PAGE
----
The Equity Project Is Re-Examining Diversity and Creating Better Workplaces

Chris Walker
Nita Mosby Tyler at her workplace at TAXI.
When Nita Mosby Tyler, a Denver-based consultant, was invited to give a talk on diversity and inclusion at Colorado Mesa University in Grand Junction, she knew that she had a skeptical audience on her hands. The white, largely conservative crowd appeared uncomfortable as she went before it to discuss racial parity in the education system.

But after the talk, Tyler says, an older white man came up to her in tears. “'I’m 62 years old, and nobody has ever said I was part of diversity,'" he told her.

"That’s when I knew the Equity Project was going to happen, because no one in this country should feel like they’re not part of diversity," says Tyler.

Tyler opened the consulting firm Equity Project in January. Her mission is to help organizations and larger systems — such as school districts — create equity in their workplaces and services.

“’Equity’ means that we deliver the same services regardless of who shows up for the service," explains Tyler. “If I show up and you show up, we should expect to get the same thing. But we know that we have an equity problem in all of our major systems — education, health care, the justice system. Given who you are, your experience can be completely different than the person who comes right after you, and that’s what we’ve got to reconcile."

Tyler believes that one reason that many organizations haven’t achieved equity is because it's a confusing topic to dissect. “The issue is all of the stuff underneath equity. What does diversity mean? What is inclusion? What is justice? What is fairness?” she asks. “People have confused all of those words and don’t know the difference between them."

That’s why Tyler believes the man at Colorado Mesa cried at her talk. As diversity training became popular in the 1980s, Tyler says, “we eliminated white people out of the definition of diversity. And when you don’t include people in the definition of diversity, then you can’t jump to inclusion, which is exactly what we did.

“You’re always going to have it as 'us vs. them' if it’s built that way," she adds.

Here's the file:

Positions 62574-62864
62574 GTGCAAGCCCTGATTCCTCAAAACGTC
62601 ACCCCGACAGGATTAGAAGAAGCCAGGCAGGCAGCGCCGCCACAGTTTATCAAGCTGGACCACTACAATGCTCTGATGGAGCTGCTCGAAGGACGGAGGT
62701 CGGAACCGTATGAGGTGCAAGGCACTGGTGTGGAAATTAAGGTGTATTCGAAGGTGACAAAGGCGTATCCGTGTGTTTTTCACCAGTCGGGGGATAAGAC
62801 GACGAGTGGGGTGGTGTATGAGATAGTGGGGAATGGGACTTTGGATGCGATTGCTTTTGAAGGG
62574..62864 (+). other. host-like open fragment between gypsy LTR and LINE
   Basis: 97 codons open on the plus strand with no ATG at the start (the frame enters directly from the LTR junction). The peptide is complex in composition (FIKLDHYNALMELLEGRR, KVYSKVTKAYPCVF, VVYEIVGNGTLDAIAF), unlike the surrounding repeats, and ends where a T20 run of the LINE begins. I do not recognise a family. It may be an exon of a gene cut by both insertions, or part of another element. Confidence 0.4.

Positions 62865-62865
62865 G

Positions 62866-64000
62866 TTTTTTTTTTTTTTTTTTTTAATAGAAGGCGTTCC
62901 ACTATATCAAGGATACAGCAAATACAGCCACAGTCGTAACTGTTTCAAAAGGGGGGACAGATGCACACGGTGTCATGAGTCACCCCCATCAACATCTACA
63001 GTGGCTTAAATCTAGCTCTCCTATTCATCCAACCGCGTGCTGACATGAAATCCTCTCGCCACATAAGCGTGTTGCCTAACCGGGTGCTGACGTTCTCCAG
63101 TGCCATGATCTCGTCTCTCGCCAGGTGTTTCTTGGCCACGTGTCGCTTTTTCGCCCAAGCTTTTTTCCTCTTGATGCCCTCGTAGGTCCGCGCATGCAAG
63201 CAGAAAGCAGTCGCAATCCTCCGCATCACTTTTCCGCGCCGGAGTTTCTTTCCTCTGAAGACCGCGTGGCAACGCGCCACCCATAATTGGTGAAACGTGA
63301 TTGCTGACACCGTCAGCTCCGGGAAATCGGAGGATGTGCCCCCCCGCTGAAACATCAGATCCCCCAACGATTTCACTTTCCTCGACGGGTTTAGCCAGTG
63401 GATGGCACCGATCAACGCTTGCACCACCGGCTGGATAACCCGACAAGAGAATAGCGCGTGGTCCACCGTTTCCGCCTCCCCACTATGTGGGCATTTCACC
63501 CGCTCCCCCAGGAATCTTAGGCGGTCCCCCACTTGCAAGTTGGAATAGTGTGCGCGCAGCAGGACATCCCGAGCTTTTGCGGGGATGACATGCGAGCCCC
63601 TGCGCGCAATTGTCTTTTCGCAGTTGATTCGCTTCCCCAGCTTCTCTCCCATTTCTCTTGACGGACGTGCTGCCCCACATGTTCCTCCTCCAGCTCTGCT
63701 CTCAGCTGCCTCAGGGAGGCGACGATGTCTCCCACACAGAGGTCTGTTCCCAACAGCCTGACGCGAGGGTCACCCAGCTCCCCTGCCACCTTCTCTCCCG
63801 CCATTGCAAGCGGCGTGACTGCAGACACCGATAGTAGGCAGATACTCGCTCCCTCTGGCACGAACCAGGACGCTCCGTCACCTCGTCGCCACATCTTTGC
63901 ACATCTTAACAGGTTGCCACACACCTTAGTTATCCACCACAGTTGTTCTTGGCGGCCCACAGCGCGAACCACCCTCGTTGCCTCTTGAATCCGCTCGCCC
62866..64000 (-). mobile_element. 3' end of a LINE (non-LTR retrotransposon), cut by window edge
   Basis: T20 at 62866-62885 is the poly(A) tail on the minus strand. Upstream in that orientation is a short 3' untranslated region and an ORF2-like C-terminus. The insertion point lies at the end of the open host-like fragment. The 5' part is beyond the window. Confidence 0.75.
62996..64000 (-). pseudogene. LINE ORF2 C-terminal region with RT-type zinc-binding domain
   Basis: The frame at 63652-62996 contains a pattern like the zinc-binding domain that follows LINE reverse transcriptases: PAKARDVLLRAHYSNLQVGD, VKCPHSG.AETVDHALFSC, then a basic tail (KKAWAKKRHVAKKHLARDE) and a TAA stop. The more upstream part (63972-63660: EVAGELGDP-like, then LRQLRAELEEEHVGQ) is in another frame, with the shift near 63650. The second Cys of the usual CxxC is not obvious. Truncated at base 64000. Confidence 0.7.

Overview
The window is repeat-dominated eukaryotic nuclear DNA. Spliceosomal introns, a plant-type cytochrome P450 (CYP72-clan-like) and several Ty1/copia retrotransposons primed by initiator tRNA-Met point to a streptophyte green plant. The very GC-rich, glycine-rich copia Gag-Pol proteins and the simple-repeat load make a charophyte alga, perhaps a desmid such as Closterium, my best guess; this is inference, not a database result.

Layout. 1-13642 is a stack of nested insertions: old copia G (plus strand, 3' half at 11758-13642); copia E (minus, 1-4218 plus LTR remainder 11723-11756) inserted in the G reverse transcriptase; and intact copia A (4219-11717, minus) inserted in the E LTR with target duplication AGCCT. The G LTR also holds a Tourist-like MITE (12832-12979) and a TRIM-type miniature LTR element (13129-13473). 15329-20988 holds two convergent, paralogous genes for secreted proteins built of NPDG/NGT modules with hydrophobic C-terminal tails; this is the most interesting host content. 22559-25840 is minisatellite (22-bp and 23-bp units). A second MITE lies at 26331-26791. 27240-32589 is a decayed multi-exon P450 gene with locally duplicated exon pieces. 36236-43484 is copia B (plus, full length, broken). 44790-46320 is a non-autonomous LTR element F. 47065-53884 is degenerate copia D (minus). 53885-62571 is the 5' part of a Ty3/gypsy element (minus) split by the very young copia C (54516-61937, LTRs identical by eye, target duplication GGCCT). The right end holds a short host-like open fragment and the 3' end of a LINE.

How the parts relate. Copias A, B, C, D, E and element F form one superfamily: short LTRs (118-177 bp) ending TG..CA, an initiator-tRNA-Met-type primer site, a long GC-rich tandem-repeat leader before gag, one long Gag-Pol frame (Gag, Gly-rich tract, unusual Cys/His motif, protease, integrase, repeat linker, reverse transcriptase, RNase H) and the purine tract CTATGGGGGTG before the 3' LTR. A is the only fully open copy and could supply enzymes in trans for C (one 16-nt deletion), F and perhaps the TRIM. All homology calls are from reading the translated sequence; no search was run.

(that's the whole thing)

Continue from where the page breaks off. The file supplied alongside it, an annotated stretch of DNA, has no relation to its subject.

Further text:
Over the past three decades, Tyler has witnessed many types of problematic diversity and inclusion trainings while working for large corporations and government offices. Among other positions, Tyler was the head of HR at the City and County of Denver, and most recently worked in HR at Children’s Hospital.

“I feel like this is thirty years in the making after being in big organizations and big government systems and learning a lot about what does and doesn’t work with the topics of diversity, inclusion and equity," she says.

Tyler says that many organizations are taking the first step of reviewing their workforce, website, promotional materials, board and decision-makers to see if they reflect a diverse population.

“[Those] organizations are fine at diversity and inclusion in the old-fashioned way," she says. "They say, ‘We’ve got people of color, women, gay folks. It’s like Noah’s Ark — we’ve got two of everything.' But they’re not necessarily thinking about what the bigger system is delivering, only what it looks like."

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Chris Walker
The Equity Project's first big project is as the lead consultant for an initiative by the Colorado Health Foundation that will build systems of health equity at every school district in Colorado.

Tyler will be helping school districts understand how different populations of kids have different needs from the education system in order to stay healthy and thrive as students. This includes examining areas such as nutrition, exercise, mental health and sexual health.

She plans to come up with a visual aid that will help individual school districts understand whether they’ve been focusing on diversity, inclusion or equity — and what the next steps are to build an equitable system.

“If you had equity work, you’d probably see markedly different interventions based on the people you serve and the data to prove it,” explains Tyler. “There’s [something] intentionally built into a system of equity that says, ‘You know, our black folks that we’re serving have different disparities.' Let’s address that in our system."

Tyler is only a one-woman shop so far, working out of a space at the TAXI development in RiNo, but she’s already been in high demand for keynote addresses and additional contracts, including one with the Denver Foundation.

“My intention is [to] branch out beyond Colorado with what I’m doing," she says. “And I want to deconstruct equity, because I want to deconstruct where we went wrong in our relationships with each other, particularly around race."